Visual Rhetoric and the Power of Imagery: A Brief Lesson in the Rhetorical Power of Images and the Need for phronesis and krisis in the Teaching of Visual Rhetoric
Journal article, Peer reviewed
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Original versionVideo Journal of Education and Pedagogy. 2021, 6 (1), 1-11. 10.1163/23644583-bja10021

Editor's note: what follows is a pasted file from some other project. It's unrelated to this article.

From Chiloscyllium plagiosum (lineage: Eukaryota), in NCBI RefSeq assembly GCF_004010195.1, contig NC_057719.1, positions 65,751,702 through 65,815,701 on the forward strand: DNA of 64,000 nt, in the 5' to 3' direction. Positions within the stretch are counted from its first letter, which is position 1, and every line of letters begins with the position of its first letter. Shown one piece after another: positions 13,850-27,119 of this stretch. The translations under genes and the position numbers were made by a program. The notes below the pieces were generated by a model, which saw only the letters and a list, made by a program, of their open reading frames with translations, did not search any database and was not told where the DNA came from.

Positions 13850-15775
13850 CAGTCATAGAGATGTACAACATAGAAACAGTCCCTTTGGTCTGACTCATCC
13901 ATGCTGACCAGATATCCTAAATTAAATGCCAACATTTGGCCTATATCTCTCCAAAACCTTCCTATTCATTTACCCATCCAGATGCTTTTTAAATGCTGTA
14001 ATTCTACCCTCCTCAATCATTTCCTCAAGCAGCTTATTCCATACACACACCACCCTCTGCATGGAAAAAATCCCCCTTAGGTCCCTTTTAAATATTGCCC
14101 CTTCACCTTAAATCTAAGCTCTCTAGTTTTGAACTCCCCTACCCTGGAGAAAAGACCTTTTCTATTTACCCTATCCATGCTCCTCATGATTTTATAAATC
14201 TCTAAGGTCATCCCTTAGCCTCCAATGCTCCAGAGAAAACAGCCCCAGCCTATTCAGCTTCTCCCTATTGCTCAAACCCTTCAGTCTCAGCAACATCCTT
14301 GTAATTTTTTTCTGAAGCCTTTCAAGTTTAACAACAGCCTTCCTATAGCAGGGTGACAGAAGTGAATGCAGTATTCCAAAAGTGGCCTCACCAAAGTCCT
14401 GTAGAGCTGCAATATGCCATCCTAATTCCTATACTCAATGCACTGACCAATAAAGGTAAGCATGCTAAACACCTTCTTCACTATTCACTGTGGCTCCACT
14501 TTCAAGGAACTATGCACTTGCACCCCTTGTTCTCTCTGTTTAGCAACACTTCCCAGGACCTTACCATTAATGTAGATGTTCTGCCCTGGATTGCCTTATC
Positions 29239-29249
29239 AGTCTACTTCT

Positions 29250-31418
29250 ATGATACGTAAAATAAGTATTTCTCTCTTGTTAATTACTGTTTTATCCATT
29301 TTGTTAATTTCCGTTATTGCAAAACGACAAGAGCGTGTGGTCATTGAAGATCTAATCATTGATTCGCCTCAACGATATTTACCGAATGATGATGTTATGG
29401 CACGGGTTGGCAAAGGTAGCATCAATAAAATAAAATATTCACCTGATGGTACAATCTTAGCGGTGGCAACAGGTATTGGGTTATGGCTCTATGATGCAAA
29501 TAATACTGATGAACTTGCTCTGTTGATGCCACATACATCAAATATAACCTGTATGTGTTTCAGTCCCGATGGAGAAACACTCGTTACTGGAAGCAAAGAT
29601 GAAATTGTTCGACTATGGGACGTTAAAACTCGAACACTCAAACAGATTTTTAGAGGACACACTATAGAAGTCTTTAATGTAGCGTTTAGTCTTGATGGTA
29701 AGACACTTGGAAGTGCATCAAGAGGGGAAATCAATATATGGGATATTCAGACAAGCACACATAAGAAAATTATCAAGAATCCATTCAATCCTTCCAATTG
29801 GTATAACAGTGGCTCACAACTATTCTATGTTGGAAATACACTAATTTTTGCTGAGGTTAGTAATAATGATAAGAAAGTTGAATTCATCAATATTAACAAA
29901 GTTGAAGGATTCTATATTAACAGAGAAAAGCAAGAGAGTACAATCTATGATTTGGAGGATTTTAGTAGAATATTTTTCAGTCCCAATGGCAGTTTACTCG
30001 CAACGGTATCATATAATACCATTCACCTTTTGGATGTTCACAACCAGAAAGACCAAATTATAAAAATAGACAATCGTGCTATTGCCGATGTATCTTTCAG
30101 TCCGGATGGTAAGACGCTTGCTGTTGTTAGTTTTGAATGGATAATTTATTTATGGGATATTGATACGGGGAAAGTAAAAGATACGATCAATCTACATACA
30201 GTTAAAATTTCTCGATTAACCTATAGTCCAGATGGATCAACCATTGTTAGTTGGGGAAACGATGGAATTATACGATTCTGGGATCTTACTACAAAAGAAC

Since the ancient rhetoricians, humans have awarded imagery, the visual, and the vivid an extraordinary effect on emotions and memory. Such assumptions have led to iconophobia, iconoclasm, and myths about the special power of images. The issue of the power of pictures, however, is more complicated. As all other kinds of rhetorical utterances, the visual can be both powerful and powerless depending on the circumstances. For many pictures, the rhetorical power lies not mainly in their political deliberation, but instead in their nature as demonstrative or epideictic rhetoric: a rhetoric that does not primarily advocate immediate change, but tries to increase adherence to existing view-points, attitudes and values. Even though visual rhetoric may perform a powerful address to those who are already convinced, it does not necessarily hold much power over adversaries and sceptics. This article argues that when teaching visuality and the power of imagery, educators ought to help young pupils – and the citizenry in general – not only to decode visual communication, but also to interpret and evaluate it. The first requires knowledge about rules of visual literacy, the second requires not only critical thinking, but also situational and cultural knowledge, as well as sound judgment.